We are often creatures of habit, with our daily lives and routines limited to a relatively small radius — that of home, school, work, and our own local neighborhood, culture, society, and community. While these are important centering points in our lives, they can be limiting and stifling if we do not ever make an effort to go beyond them. Traveling and seeing and experiencing new places gives an expansiveness to our lives, pushing out the walls that can make us feel confined. Travel expands our minds, our experiences, our connections, and can be spiritually transformative and incredibly inspiring. In the Qur'an, Allah encourages us to travel and reflect deeply on creation, and to ponder on the fate of those who came before us. Our history is replete with amazing stories of Muslim travelers who trekked the globe in search of adventure, religious knowledge, spiritual truths and sacred places. (For excellent reading, check out One Thousand Roads to Mecca by Michael Wolfe, a collection of travelers’ writings over the centuries describing their journeys to Hajj, or Muhammad Asad’s phenomenal autobiography on his journey to Islam and to Arabia, with a similar title, The Road to Mecca.)
Here are some of the many benefits of travel:
The human heart delights in beauty, and seeing beautiful sights in nature can touch the heart and connect it with the divine source of beauty, Allah. It is a Qur'anic injunction to travel and marvel at creation; in our awe of a stunning sunset or the brilliant night sky, our feeling of smallness before a mountain or the expansive sea, can we greater appreciate al-Musawwir, the Creator and Designer of all. These are messages from Allah the Most High about His perfection, His power and His beauty.
Have you not seen the ships speeding through the sea, carrying God’s provisions, so that He might show you some of His wonders? Herein, behold, there are messages indeed for all who are patient, grateful. (31:31)
And how many a message in the Heavens and the Earth which they pass by, yet they turn away from it! (12:105)
Say: Travel through the Earth and deeply observe how God did originate the creation; then God produces the next creation; surely God has power over all things. (29:19-20)1
Connecting with the righteous, past and present
Sometimes the amazing personalities of Islamic history that we learn about in books or lectures can seem like fictional characters from a distant, imaginary land. When we actually walk the streets that such great people walked, when we see the schools and places of worship they frequented, and when we visit their graves, do we more fully realize that these were real men and women who lived their lives doing wonderful things for the sake of Islam. It makes what seems like fanciful legend a reality, that we can take deep inspiration from into our own lives. One of my teachers said that it is from the right of the luminous scholars of our past that we not only learn and practice what they have taught, but that we visit where they are buried and pray for them.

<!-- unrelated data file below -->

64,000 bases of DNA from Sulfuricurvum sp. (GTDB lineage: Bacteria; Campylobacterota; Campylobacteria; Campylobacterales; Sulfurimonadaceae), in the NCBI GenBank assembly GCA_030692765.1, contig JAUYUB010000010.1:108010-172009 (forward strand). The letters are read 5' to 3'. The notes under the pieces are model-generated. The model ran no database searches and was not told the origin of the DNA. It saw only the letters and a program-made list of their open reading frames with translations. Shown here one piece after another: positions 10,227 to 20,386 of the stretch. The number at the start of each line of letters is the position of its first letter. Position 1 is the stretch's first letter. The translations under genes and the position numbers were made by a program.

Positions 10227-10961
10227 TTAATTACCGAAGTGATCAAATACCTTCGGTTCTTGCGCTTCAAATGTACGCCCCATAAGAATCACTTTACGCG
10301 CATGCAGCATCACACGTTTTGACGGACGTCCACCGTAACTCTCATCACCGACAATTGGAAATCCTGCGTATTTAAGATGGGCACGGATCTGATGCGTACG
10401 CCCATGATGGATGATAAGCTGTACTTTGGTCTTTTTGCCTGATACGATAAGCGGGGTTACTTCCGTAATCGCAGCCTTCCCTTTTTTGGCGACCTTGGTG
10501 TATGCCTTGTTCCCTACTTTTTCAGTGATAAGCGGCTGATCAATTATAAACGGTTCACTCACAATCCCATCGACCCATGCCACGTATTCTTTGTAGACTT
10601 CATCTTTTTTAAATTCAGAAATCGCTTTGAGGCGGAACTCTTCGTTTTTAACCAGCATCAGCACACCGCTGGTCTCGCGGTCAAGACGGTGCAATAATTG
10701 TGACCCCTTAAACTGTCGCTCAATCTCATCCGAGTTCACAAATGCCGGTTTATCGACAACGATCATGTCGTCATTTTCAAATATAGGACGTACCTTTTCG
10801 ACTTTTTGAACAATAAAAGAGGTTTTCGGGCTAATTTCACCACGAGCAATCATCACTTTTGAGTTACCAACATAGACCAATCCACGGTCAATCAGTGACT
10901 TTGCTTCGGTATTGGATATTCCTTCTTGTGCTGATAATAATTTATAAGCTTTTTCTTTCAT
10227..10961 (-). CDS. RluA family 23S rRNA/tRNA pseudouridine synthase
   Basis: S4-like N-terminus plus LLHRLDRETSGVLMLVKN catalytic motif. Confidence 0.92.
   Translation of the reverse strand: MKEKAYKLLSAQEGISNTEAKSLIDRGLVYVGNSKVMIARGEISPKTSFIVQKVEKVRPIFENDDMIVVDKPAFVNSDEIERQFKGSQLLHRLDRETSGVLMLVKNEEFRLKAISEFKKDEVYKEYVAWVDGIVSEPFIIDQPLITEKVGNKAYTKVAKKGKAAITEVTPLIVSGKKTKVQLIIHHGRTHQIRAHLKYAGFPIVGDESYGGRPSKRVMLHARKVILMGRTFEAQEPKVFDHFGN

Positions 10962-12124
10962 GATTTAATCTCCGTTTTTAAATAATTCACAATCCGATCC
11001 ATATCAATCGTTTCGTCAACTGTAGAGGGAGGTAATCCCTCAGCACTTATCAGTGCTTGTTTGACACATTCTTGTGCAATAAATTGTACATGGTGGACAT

Visiting the scholars and the righteous of our time can also be a profoundly inspiring experience. It is one thing to read about beautiful prophetic manners, or to hear about people deeply immersed in worship and remembrance of Allah, and another to actually see it in a living example in person. We should honor and love people of sacred learning and devotion, and ask them to pray for us and our children, and seek to benefit from their company whenever we are able.
Taking hope from history
We know many places in the Muslim world are currently in a state of disarray, feeling the aftershocks of colonialism, foreign invasion, corruption and numerous other factors. However when we visit sites of significance to Islamic history, we see both what once was, and what could be. In the majestic masjids that were built with such ihsan, in the exquisite complexity and sophistication of Islamic art, in the advanced hospitals, libraries and centers of learning that were so generously financed and developed, we see the heights of Islamic civilization and indeed, what we once again could be with the correct spiritual orientation. Knowing the richness of our tradition and its contributions gives us, and especially our children, a way out from a debilitating victim-mentality and helps us think well both of our past and our future.